Social Media Giants Are Running Out of Creativity
I think we have begun to see the end of original ideas for social media. Today Facebook announced that they will begin testing “stories” for their Messenger app signifying the end of creativity. Back when Facebook wanted to buy Snapchat in 2013, Evan Speigel declined a $3B offer from Mark Zuckerberg citing his belief that Snapchat had more potential than just being a photo-sharing platform. It seems that Zuckerberg thought that too. Snapchat today has, according to their website, 100 million daily active users, and while it would be safe to say that most of those users also interact with Facebook on a daily basis, Snapchat is becoming the social media king. So what can Facebook do? They can’t beat it, they can’t kill it, what’s the last option? Copy it.
In a sad attempt to compete with Snapchat, Facebook Messenger and Facebook owned Instagram have introduced “stories,” literally the exact same name that Snapchat created years ago. These stories, which last only 24 hours and can be viewed by everyone you are friends with, fill the exact same void that Snapchat has been filling for years already. The reason these stories have been so successful, according to Instagram CEO Kevin Systrom is because the “younger users have a place where you feel free to post whatever you want without the nagging fear of, did someone like that or not?” So in an attempt to give younger users less anxiety about social media, Instagram has added a “non-like” feature through stories. So thoughtful guys!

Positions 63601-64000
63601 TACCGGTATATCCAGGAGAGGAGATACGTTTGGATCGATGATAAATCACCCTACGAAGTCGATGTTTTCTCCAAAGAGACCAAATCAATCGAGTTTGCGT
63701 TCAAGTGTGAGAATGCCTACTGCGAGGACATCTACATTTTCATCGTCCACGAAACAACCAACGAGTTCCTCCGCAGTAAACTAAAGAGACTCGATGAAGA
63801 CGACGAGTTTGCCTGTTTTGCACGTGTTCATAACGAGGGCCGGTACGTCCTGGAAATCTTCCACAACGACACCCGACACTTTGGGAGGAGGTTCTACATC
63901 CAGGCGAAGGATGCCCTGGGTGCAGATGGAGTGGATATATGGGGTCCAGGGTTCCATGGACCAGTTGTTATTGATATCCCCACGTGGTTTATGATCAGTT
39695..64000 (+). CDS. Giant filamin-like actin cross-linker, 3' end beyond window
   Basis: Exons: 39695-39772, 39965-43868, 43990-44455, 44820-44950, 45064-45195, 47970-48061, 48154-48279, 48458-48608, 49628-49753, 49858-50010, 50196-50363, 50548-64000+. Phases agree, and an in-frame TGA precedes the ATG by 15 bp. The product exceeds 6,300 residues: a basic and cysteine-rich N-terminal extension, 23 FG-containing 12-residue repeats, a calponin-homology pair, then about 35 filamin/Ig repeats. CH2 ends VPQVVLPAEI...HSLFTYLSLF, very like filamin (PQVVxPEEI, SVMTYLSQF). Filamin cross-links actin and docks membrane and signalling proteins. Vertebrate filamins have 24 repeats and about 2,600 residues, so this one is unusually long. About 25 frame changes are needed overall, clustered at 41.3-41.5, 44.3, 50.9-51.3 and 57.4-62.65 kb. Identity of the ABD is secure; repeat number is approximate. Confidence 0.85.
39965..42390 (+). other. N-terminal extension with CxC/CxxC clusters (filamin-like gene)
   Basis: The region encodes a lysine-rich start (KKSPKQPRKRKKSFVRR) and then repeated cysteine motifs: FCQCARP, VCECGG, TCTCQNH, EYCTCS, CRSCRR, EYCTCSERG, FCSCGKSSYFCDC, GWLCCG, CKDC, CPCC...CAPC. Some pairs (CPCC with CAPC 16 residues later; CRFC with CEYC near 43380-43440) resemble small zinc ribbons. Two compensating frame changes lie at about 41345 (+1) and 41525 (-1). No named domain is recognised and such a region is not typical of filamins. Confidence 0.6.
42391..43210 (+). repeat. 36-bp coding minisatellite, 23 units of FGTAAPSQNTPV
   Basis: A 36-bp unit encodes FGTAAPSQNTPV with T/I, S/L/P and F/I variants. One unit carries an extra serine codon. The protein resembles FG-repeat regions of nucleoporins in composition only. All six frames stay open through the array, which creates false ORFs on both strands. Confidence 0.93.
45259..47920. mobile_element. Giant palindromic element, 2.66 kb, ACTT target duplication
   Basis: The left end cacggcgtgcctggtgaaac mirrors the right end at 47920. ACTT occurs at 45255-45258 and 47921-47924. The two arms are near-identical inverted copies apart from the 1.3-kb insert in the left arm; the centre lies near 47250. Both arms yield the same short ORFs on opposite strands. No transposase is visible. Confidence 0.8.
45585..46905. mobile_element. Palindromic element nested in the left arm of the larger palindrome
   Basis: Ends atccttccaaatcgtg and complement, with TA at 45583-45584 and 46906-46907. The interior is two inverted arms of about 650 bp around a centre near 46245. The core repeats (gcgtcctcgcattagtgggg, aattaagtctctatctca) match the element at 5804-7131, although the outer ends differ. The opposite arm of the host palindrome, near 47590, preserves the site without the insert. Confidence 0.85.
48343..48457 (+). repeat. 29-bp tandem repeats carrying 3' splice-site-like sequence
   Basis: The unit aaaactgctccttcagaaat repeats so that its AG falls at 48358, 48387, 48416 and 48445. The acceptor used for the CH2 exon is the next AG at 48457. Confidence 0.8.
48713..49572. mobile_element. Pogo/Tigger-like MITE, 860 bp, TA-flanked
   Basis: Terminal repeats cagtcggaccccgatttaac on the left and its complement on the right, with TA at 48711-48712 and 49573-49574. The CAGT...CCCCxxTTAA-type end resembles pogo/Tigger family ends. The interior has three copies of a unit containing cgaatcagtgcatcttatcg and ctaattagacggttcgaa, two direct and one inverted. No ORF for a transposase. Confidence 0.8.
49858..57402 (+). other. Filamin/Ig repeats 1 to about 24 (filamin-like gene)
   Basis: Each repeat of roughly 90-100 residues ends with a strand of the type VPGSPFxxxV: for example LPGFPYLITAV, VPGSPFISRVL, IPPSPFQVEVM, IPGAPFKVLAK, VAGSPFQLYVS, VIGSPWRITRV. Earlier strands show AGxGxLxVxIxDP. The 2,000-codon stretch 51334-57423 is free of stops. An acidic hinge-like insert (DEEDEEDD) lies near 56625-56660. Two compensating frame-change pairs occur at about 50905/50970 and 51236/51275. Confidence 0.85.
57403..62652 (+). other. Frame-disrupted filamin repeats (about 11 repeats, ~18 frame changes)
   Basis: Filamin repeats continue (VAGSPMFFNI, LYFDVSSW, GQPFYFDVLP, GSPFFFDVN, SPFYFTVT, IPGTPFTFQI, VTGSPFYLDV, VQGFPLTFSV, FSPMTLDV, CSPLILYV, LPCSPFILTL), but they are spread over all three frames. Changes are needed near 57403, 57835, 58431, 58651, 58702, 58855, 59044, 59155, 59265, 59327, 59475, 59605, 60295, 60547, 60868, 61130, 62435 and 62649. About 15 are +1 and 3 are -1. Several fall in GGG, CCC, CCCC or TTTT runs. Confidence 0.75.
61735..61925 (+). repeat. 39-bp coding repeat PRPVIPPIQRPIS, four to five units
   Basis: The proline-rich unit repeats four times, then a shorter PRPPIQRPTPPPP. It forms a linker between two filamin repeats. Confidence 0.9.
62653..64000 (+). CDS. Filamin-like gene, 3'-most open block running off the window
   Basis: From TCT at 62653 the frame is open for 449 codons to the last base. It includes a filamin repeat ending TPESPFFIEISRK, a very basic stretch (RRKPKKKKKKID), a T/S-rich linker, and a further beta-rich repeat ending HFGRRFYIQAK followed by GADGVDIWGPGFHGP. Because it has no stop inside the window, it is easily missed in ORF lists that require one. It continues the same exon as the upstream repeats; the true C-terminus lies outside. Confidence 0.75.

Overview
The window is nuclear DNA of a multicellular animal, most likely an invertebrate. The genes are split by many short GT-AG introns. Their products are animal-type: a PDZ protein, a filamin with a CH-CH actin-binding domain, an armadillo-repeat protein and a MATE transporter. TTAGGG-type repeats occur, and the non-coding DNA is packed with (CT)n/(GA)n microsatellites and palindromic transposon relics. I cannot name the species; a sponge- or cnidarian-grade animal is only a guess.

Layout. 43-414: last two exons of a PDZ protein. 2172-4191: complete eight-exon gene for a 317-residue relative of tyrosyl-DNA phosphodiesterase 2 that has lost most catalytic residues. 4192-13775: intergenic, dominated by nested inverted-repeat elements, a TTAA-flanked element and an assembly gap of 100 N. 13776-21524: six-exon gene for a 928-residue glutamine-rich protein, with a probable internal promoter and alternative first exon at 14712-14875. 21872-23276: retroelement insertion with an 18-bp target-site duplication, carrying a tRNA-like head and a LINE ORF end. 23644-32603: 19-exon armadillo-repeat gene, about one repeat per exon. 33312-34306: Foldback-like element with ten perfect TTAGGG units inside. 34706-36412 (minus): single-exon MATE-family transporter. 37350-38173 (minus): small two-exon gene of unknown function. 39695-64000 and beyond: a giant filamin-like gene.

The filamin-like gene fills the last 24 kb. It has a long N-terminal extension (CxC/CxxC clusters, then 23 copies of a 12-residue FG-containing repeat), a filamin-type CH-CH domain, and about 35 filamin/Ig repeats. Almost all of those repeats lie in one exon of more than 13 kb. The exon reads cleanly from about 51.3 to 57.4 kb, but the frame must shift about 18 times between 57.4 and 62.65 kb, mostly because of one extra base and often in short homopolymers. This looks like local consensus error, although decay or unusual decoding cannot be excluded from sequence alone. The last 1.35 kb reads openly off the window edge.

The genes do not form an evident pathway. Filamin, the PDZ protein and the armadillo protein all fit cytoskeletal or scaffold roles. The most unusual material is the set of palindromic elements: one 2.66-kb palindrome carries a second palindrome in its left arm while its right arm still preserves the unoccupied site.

But with Snapchat appealing to the younger users with their platform that allows users to post without having to worry about social acknowledgement through likes and public view count, advertising has been a bit more difficult. Instagram and Facebook don’t have an issue with advertising because all of their content, up until the introduction of stories, is not limited to a time period. Snapchat has introduced “Discover” recently which allows advertisers to display content for longer periods of time however in an attempt to appeal to more advertising dollars. So if you think about it, Instagram is trying to become more like Snapchat, while Snapchat is trying to become more like Instagram. And while users continue to interact with multiple social media platforms, the line of differentiating factors will continue to overlap. The perfect platform has yet to be identified but when it does, there will be a whole pile of money waiting to be collected.